Paul Bennecke

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Paul N. Bennecke (born 1978) is an American political consultant for candidates of the Republican Party. He is best known for his work at the Republican Governors Association, where he served as Deputy Executive Director and Political Director from January 2007 to January 2011.

Bennecke was born in Chattanooga, TN, and attended Dalton State College, then transferred to the University of Georgia.[1] At 21, he was selected as an alternate delegate to the 2000 Republican National Convention in Philadelphia.[2] At 23, he served as Political Director for the campaign to elect St. Sen. Sonny Perdue to the Georgia Governorship. Perdue won despite being heavily outspent by incumbent Democrat Roy Barnes. Subsequently he was named Political Director, and later Executive Director of the Georgia Republican Party, serving under chairman Alec Poitevint.[3] During this 2003-06 period at the Georgia GOP, Republicans seized control of the State House of Representatives (a net gain of 34 seats) and the State Senate (net gain of 8 seats). The party also elected a Lieutenant Governor and Secretary of State, as well as re-electing Perdue in 2006, the first Republican in 134 years to serve as Governor.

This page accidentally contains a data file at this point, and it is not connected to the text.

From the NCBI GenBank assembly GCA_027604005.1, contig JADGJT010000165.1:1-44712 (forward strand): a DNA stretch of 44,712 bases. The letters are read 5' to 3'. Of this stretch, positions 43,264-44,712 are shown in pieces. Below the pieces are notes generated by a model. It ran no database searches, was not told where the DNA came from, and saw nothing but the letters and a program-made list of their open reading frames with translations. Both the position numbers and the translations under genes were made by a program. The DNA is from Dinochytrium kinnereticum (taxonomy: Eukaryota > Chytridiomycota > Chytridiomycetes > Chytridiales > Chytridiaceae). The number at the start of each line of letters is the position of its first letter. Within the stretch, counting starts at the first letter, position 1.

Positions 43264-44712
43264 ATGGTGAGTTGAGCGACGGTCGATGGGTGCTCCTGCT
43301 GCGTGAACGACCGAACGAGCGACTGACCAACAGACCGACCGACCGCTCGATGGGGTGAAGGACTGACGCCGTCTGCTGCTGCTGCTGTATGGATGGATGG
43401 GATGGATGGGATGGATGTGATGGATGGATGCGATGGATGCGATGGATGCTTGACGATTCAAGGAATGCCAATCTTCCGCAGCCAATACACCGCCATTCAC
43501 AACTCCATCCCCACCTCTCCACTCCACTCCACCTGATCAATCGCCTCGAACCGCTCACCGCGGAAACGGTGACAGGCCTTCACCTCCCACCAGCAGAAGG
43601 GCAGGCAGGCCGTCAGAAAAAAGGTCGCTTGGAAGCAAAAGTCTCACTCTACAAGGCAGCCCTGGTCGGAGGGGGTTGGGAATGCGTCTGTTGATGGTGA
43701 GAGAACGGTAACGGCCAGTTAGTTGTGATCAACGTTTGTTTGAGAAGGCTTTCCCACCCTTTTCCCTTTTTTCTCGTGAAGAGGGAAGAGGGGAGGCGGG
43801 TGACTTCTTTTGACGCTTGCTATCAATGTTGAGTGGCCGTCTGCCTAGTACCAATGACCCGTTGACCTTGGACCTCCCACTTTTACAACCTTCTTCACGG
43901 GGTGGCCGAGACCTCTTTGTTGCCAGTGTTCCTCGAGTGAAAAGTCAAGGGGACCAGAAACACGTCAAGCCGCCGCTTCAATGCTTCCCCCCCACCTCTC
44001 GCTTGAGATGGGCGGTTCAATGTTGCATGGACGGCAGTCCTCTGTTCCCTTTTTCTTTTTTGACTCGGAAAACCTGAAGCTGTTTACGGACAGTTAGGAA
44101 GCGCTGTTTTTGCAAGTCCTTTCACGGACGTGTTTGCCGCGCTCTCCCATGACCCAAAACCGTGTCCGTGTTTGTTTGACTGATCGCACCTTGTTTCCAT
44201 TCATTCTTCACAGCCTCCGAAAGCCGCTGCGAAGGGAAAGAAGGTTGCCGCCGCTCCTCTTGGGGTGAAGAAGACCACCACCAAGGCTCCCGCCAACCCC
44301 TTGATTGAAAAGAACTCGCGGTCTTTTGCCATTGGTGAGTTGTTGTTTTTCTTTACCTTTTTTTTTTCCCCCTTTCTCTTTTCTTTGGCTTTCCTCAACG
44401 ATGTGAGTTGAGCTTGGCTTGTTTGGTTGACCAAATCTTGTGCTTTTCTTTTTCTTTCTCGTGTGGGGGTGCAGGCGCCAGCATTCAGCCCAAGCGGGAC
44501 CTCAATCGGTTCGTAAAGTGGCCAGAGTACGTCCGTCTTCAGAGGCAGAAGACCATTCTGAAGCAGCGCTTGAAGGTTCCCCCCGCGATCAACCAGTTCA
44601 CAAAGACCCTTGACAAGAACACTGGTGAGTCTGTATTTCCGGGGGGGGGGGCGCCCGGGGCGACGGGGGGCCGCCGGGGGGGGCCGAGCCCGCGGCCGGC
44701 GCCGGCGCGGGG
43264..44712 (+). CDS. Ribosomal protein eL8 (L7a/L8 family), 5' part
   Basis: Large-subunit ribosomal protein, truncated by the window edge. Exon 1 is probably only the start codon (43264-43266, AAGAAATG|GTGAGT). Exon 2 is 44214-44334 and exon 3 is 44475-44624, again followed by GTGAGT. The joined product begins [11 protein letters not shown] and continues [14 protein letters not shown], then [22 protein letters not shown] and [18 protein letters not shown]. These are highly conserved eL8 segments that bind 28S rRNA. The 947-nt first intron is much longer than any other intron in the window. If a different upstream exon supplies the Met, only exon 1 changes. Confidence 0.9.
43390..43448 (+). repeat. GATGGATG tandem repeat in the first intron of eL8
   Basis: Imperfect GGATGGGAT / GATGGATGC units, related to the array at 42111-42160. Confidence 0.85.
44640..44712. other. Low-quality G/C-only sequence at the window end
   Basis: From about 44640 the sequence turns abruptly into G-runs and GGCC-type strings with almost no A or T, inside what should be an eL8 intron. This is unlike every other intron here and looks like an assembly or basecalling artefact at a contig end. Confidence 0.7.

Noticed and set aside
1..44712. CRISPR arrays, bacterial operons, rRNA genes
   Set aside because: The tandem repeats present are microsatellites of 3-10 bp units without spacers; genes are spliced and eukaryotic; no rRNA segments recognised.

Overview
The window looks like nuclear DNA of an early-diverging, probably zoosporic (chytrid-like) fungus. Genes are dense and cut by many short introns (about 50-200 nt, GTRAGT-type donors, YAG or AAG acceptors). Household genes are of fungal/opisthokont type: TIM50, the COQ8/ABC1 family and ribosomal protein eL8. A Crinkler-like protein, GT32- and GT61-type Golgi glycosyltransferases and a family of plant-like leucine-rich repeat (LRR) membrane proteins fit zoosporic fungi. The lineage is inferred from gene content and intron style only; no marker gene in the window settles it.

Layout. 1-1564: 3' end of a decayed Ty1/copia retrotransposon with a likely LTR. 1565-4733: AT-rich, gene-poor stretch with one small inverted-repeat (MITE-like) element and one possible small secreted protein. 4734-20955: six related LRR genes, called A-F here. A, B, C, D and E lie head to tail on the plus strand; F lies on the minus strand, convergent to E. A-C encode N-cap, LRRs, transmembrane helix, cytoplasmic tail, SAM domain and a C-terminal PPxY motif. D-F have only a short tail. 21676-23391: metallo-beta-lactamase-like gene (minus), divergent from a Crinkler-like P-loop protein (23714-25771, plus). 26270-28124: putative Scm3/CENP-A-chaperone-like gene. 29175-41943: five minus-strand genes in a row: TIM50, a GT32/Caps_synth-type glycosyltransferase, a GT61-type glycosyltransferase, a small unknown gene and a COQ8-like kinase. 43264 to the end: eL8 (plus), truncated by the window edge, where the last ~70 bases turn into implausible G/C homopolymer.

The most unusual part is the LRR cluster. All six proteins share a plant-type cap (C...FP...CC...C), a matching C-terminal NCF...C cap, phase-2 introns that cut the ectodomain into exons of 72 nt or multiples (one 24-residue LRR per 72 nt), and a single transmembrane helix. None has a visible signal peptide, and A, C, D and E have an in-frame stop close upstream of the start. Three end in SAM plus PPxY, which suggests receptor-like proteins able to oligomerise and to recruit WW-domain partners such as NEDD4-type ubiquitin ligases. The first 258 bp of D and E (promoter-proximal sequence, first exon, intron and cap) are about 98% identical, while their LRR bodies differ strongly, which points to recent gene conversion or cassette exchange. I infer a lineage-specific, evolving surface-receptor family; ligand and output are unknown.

Throughout these years, Bennecke had worked with Nick Ayers, Perdue's 2006 campaign manager.[4] Perdue was elected to a one-year stint as RGA Chairman, and he named Ayers as Executive Director and Bennecke as Political Director.[5] The two young Georgians conceived an unprecedented four-year plan to professionalize the committee's operation and implement a long-range strategy, leading up to the 2010 midterm elections, when 37 Governors would be elected.[6] Their plan was accepted by the Governors, and Ayers and Bennecke served through four gubernatorial cycles encompassing all 50 states.[7] When the two began at RGA, Republicans were reeling from a terrible 2006 cycle, and held only 22 statehouses. When they left in early 2011, the GOP held 29 Governorships, a net gain of seven (including Ohio, Michigan, New Jersey, Wisconsin and Virginia). Bennecke oversaw a budget totalling $35 million in 2007-09, which rose to more than $100 million for 2010 alone.[8]

References[edit]

  1. ^ http://www.city-data.com/elec2/elec-RINGGOLD-GA.html
  2. ^ Interview On CNN, May 23, 2000, transcript at http://transcripts.cnn.com/TRANSCRIPTS/0005/23/nr.00.html
  3. ^ Johnson, Eric, The Georgia Republican Party, 1856-2006, monograph, accessed at http://www.gilmergagop.org/files/GA_GOP_History.pdf
  4. ^ Horowitz, Jason, Washington Post, 27 April 2010, http://www.washingtonpost.com/wp-dyn/content/article/2010/04/26/AR2010042603992.html
  5. ^ Mahoney, Ryan, Atlanta Business Chrincle, 1 December 2006, http://www.bizjournals.com/atlanta/stories/2006/11/27/daily41.html
  6. ^ Four-year RGA plan referenced by Gov. Rick Perry in POLITICO, 12 November 2010, http://www.politico.com/news/stories/1110/45050.html
  7. ^ Silverman, Amanda, He Hasn't Lost Anything Yet, The New Republic, 2 November 2009, http://www.tnr.com/article/politics/he-hasnt-lost-anything-yet
  8. ^ http://redclaystrategies.com/dev/Red_Clay_Brochure.pdf. Also verified in RGA fundraising reports at www.irs.gov

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